“The only thing I have to add is that taxes only feel high when you don’t engage enough to hold the people who spend the money accountable for the value. Two examples I can think of are the quality of the roadwork done here (vs. say, Fort Collins; 5th penny) and the municipal pool expansion ( how crappy that was).”
“If there are items that can be bid under a single bid, it could come with cost savings, but mostly it’s a fricking game: Put things that people really want, then sneak in something that they don’t. So, if they really want these things, then they have to vote for the thing they don’t want to get what they really do want.”
“Put the 6th penny to better weather. Ha ha ha.”
“From talking to folks the past year, the 6th penny is total trouble due to the bungling of finances at City Hall. I will vote for it, but people are angry, and this could be a reelection issue for some in November.”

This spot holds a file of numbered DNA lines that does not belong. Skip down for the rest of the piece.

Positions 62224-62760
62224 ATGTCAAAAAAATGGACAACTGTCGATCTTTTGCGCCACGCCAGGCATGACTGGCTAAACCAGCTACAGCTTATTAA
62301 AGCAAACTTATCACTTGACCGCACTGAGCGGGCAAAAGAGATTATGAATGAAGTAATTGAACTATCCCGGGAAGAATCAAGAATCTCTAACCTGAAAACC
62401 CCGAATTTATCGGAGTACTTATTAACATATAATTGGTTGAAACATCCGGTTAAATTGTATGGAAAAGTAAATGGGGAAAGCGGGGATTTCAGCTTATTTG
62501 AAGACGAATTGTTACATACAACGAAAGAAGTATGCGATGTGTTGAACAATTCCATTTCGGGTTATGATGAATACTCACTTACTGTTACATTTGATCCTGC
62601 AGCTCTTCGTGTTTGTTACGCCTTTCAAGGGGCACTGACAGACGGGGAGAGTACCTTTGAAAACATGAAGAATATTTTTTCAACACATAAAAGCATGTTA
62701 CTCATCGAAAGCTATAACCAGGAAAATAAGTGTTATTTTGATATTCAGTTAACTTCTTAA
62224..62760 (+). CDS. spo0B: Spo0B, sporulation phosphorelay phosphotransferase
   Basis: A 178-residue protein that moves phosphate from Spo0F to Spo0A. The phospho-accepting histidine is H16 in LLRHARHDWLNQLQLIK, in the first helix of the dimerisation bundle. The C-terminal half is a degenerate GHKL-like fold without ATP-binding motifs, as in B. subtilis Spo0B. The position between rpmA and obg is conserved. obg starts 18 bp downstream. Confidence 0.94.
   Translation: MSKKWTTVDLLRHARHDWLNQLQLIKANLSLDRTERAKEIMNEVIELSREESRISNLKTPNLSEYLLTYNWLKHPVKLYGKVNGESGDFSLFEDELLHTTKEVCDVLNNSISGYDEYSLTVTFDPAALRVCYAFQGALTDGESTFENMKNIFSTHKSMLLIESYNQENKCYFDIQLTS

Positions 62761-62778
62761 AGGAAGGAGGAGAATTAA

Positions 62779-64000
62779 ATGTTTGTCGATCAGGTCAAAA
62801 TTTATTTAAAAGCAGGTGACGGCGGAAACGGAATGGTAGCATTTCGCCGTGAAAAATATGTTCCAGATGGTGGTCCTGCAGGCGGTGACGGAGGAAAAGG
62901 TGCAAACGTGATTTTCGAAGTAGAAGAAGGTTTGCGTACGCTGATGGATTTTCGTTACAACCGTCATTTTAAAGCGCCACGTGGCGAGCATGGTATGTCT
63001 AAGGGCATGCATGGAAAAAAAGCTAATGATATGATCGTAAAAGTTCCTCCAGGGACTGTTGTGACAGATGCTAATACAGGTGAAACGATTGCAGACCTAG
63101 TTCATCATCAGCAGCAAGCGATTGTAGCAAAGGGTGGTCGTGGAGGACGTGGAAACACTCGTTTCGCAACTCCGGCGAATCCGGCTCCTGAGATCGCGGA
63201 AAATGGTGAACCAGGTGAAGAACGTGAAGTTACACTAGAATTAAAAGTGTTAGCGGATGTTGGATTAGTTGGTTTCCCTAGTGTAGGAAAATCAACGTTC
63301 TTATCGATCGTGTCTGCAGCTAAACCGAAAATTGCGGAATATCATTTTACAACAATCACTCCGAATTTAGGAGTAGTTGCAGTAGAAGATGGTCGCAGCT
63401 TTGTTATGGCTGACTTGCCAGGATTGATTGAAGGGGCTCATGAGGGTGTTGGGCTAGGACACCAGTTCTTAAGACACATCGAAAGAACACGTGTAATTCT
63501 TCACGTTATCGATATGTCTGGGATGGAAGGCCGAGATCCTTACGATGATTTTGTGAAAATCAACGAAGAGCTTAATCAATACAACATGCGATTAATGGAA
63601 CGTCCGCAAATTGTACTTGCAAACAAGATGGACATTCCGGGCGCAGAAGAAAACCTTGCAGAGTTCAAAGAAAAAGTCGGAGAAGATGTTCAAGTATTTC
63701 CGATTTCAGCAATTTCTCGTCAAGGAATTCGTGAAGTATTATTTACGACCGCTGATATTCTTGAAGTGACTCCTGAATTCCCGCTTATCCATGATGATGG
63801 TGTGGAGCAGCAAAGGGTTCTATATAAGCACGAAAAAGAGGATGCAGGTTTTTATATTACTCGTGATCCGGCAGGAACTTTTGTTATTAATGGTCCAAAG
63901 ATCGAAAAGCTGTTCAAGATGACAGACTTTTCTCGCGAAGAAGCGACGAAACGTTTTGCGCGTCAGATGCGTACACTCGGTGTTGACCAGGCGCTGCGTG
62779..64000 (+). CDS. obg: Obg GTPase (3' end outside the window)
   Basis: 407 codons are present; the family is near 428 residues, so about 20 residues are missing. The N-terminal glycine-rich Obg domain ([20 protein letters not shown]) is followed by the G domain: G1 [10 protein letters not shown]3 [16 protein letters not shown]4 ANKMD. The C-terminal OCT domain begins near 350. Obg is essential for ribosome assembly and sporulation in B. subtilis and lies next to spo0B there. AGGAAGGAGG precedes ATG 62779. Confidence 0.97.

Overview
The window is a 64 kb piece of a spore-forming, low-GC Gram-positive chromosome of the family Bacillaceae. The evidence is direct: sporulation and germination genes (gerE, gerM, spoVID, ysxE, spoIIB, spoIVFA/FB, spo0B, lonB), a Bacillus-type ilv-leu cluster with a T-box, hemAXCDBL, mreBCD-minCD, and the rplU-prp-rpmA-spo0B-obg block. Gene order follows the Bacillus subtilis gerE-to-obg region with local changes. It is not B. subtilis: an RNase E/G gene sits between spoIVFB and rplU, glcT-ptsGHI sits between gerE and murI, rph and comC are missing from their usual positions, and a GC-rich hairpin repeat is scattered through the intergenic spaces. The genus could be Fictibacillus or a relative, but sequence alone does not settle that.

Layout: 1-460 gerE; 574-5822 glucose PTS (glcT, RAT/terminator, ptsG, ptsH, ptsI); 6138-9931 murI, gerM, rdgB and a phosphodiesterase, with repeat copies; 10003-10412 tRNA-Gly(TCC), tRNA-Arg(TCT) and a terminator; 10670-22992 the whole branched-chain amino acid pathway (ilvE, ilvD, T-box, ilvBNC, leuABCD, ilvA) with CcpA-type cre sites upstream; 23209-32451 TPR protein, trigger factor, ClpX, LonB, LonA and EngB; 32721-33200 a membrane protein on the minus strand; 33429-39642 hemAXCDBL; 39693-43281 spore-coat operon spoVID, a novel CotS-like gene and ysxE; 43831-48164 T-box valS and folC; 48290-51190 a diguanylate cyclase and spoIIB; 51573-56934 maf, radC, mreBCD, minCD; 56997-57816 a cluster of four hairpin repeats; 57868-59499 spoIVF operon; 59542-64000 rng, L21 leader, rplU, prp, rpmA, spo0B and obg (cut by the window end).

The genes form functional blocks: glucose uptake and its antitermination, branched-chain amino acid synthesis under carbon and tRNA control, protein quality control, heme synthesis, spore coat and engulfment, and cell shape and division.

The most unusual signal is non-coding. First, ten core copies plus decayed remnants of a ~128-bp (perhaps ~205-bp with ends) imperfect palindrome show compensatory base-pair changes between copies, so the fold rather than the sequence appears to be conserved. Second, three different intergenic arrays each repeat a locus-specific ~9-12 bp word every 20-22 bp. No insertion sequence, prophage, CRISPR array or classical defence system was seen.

“They need to separate them. They know some are trash, which is why they bundle them. It’s our money; we should have more of a choice in how it’s spent.”
“Bundling doesn't make sense unless it is the same sort of projects bundled together. Fire stations and recreation centers aren't exactly the same things.”
“Pro: Projects that are alike get bundled together and can be addressed at once (i.e. water line repairs and upgrades). Con: Projects that are not necessary, or that people don't support, can be bundled with major maintenance projects that are needed.”
“Strength - under publicized or less ‘sexy’ projects have the opportunity to be funded when bundled with a priority project. Weakness - important community projects may be defeated if the other bundled projects are perceived as frivolous or unnecessary. It oftentimes appears the bundling is a strategic mechanism to influence results.”